Gets tough, William Donald Schaefer simply...


December 10, 1990

WHEN THE GOING gets tough, William Donald Schaefer simply pulls out his "Governor's Pocket Book of Brief Prayers," a 38-page compendium of special reflections written to ease his troubled mind.

There's a prayer for nearly all gubernatorial occasions: on responsibility, on being a servant, responding to needs, preparing for a meeting, the burdens of office, a busy schedule, for understanding, for the poor, for perfection, for patience and for serving the people.

Mr. Schaefer's special interests are recognized, too: a prayer for Western Maryland ("may its natural beauty be preserved for future generations"); a prayer for the ocean beach ("Today I walked the beach of Ocean City. . . "), and prayers for Baltimore ("I drove through Baltimore today and I have mixed emotions..").

In this book ("Dedicated to the citizens of the state of Maryland"), one prayer seems especially appropriate for the governor's current array of complex budgetary problems.

It is entitled, "Frustration":


Let me speak of my frustrations!

Everyone wants special attention

But lower taxes,

Everyone wants better state services

But lower taxes,

Everyone wants better schools

But lower taxes,

Everyone wants better roads

But lower taxes,

Help me to achieve the impossible!


* * *

MARYLAND VISITORS to the enthralling new immigration museum that opened this year on Ellis Island need wonder no more how their ancestors got from Manhattan to this part of the world.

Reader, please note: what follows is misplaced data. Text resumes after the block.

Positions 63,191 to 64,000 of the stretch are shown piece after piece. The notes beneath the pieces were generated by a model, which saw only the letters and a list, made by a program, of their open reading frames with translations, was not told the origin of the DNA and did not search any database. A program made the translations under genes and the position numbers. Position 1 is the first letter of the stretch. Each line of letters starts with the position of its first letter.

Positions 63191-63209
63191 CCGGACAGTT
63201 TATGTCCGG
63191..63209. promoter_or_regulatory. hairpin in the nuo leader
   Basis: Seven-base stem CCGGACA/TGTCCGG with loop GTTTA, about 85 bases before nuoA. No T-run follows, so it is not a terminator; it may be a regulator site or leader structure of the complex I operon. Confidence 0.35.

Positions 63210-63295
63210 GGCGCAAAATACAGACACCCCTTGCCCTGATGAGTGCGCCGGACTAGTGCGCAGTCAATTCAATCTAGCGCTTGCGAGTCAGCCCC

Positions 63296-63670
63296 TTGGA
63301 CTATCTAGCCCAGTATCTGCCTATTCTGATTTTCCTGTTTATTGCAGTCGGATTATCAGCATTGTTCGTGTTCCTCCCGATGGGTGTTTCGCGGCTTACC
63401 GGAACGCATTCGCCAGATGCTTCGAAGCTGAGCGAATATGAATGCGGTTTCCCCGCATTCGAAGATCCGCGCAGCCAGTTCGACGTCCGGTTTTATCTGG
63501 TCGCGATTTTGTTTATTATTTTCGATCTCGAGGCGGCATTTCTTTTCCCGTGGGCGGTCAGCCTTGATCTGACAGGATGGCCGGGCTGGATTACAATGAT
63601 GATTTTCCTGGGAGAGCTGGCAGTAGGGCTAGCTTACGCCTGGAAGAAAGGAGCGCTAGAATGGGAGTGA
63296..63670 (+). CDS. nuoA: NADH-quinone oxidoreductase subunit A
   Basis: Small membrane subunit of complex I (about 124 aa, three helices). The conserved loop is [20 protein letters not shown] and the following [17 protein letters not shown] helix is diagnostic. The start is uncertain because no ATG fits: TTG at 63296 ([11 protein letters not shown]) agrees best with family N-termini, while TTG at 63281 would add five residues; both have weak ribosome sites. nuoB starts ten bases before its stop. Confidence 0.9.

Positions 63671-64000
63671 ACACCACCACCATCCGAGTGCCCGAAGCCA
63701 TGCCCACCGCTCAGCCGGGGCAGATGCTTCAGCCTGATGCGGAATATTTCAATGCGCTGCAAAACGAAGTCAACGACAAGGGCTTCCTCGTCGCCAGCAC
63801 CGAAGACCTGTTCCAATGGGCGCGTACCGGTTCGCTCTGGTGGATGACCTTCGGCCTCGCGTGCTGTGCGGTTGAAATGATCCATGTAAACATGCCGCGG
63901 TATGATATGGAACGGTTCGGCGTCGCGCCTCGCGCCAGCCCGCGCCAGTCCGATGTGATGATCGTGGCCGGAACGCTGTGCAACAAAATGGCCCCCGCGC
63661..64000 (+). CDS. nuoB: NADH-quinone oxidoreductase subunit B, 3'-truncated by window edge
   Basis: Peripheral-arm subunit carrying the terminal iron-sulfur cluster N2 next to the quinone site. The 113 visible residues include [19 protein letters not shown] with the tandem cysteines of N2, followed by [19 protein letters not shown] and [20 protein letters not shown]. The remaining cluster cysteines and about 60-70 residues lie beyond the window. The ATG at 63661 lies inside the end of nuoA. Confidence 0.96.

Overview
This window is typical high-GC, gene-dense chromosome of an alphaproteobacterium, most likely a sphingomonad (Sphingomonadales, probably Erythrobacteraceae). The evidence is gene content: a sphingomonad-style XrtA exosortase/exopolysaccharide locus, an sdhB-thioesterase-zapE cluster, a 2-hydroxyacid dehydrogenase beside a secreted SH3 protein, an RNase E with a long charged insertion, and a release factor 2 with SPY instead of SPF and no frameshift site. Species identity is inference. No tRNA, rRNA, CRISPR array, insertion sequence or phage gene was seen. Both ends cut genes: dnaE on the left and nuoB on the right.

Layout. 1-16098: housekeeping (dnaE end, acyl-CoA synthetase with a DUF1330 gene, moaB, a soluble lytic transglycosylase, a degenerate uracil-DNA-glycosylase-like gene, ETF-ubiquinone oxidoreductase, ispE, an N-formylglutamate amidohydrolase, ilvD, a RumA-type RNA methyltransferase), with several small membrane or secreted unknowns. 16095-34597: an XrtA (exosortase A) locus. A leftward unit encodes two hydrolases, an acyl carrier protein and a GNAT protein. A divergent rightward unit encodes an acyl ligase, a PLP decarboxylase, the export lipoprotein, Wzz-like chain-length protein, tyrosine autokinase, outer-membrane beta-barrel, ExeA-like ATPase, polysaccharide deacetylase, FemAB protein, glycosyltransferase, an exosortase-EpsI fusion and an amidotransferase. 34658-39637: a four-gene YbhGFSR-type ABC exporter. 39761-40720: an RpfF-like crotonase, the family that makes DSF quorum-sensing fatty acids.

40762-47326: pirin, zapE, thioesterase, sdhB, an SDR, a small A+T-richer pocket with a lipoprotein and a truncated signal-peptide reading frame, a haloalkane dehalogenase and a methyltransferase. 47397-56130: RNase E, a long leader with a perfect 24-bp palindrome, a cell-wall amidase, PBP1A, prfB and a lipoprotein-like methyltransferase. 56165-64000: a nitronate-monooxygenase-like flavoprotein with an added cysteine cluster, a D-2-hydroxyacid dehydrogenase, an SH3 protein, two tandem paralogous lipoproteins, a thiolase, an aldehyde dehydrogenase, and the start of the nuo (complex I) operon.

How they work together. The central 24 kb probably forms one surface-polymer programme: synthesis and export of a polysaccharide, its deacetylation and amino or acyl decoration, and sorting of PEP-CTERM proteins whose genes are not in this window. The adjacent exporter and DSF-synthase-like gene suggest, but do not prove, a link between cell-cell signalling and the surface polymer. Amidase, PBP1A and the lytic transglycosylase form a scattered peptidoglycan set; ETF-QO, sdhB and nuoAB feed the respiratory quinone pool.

Railroads, including the old B.&.O., were an integral part of the elaborate network for settling these new Americans where there were relatives or jobs or opportunities.

After making it through the selection-out process in the huge, now-restored arched hall at the immigration center, newcomers found a support system that does this country proud. Often speaking no English, having no idea how to get from there to here, they were assisted, among others, by railroad officials who would figure out their destination and pin tags and instructions on their clothing.

Conductors early in this century were expected, as part of their job, to make sure the right people got to the right places. One exhibit tells the story of a conductor who somehow got tickets mixed up and two wrong wives got to two wrong husbands in different parts of the country, causing unhappiness all around.

B.&.O. tickets and timetables are among the artifacts at the museum, indicating it was the route many a new Marylander took to begin a new and free life in the Free State.

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